Who’s Afraid of Inflation?

‘Uneven and far from complete’

Divining why markets go up or down on any given day is usually a futile exercise. But here’s what many are saying about a late-day reversal yesterday, which snapped a streak of down days for stock and bond prices: Markets are rallying because Jay Powell thinks the economy is still weak.

Or, as Mr. Powell, the Fed chair, said at a Congressional hearing, “The economic recovery remains uneven and far from complete, and the path ahead is highly uncertain.”

“There is a long way to go,” he added.

It’s all about inflation. As signs of economic life have picked up and the government has pledged trillions in additional stimulus, some say that a boom could be brewing, an unequivocally good thing — for those outside of Wall Street. The potential effect on long-dormant inflation has spooked bond investors in particular, with yields rising in anticipation that the Fed might raise interest rates sooner than expected. High-flying tech stocks were also hit, as investors shifted to banks, energy companies and other industries more closely linked to the “real” economy.

As you were. Mr. Powell’s downbeat assessment of the strength of the recovery suggested that the Fed would keep interest rates low and maintain the pace of its government bond purchases — $120 billion a month — for the foreseeable future. Bullish! Racier assets that had slumped for several days in a row, including Bitcoin, pared their losses.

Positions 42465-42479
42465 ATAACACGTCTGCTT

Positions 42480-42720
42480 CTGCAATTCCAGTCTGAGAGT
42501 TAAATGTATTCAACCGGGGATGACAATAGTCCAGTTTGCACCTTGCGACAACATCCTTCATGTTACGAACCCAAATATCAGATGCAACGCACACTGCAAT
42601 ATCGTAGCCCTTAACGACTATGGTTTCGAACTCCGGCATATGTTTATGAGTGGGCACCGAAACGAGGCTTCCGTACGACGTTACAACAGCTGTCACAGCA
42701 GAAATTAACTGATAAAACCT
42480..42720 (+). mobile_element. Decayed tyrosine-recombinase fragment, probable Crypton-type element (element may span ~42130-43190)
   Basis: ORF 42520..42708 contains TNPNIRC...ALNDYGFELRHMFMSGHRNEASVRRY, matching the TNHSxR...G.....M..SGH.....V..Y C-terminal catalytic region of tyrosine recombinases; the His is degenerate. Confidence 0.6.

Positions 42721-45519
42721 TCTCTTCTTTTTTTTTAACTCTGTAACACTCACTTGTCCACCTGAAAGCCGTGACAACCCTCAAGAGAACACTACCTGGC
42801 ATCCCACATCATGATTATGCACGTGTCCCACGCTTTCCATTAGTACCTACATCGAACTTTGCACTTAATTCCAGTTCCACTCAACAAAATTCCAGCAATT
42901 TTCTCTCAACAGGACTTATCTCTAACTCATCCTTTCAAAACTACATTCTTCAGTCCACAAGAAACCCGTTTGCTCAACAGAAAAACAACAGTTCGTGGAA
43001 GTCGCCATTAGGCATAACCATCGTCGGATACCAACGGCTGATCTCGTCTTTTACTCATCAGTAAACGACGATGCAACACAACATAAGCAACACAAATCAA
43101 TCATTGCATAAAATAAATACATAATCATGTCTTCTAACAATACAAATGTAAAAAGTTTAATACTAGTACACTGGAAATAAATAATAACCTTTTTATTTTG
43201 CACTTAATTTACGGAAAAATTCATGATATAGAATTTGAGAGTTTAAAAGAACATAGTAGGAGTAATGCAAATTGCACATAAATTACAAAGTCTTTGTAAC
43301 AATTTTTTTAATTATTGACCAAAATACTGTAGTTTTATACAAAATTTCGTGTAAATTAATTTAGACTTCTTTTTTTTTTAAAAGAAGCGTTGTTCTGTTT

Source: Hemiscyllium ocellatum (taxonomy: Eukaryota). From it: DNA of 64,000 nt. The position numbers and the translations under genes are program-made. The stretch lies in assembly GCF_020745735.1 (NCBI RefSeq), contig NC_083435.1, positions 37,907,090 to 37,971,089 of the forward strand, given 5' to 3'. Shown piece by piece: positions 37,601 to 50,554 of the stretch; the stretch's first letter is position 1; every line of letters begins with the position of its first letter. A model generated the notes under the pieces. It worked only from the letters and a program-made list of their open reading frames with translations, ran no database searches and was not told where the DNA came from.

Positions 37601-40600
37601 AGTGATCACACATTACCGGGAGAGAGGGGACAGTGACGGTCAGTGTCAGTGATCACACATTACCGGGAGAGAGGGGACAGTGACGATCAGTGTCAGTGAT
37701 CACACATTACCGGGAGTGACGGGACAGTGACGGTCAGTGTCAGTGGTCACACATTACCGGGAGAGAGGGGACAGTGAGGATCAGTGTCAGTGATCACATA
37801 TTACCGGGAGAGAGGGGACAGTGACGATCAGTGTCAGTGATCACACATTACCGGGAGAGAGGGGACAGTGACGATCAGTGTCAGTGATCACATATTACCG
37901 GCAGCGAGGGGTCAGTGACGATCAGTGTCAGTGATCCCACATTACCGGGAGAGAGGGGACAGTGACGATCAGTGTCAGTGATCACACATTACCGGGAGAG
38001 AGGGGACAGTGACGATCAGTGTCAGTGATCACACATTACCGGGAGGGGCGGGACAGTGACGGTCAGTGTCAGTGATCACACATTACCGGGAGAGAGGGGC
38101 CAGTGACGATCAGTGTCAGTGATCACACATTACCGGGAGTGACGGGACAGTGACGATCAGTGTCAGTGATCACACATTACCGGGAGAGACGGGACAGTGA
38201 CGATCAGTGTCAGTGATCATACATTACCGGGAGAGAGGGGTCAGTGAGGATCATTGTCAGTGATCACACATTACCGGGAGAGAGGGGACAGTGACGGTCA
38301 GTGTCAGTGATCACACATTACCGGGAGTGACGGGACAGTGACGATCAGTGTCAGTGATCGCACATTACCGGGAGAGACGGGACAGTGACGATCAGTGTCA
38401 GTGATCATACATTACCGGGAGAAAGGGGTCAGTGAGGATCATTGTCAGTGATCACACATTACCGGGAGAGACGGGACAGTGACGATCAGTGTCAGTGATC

What happens next? Market watchers are mostly building “upside” risks to their inflation forecasts, but seem to agree that Mr. Powell has dispelled the past week’s fears that higher-than-expected inflation would lead the Fed to tap the brakes. In other words, even if inflation and labor markets suddenly run hot, the Fed won’t rush to cool them down.

On interest rates, analysts at Deutsche Bank wrote, “absent a sustained spike higher in inflation over the next year, it is difficult to justify pricing liftoff before late 2022.” They don’t expect a Fed rate lift until the third quarter of 2023.

“The Fed collectively is keen to avoid tightening too early,” Ian Shepherdson of Pantheon Macroeconomics wrote, “mindful of the slowdown triggered after the nine rate hikes in the three years through December 2018, prompted by fears of inflation risks which turned out not to materialize.”

“Fed officials appear more cognizant of the outsized impact of U.S. monetary policy on foreign economies today, and might move more gradually in part for their sake,” wrote David Mericle of Goldman Sachs.


The White House expects a rise in the availability of coronavirus vaccines. Officials said that shipments to states would grow to 14.5 million shots a week, as manufacturing capacity resumed after recent winter storms.

GameStop’s C.F.O. resigns unexpectedly. The exit of Jim Bell, who will step down on March 26, comes weeks after the meme-stock frenzy that whipsawed the share price of the video game retailer. No reason was given.

The U.S. is weighing sanctions in response to a big Russian hacking attack. The Biden administration is said to be considering ways to punish Moscow for the sweeping SolarWinds cyberattack against government and company networks, The Financial Times reports. Lawmakers and corporate executives said at a Senate hearing that the full scope and scale of the infiltration were unknown and that the attack may be continuing.

Steven Mnuchin’s next act. The former Treasury secretary is starting an investment fund that will be backed by Middle Eastern sovereign wealth funds, The Washington Post reports. It would focus on areas like fintech and entertainment.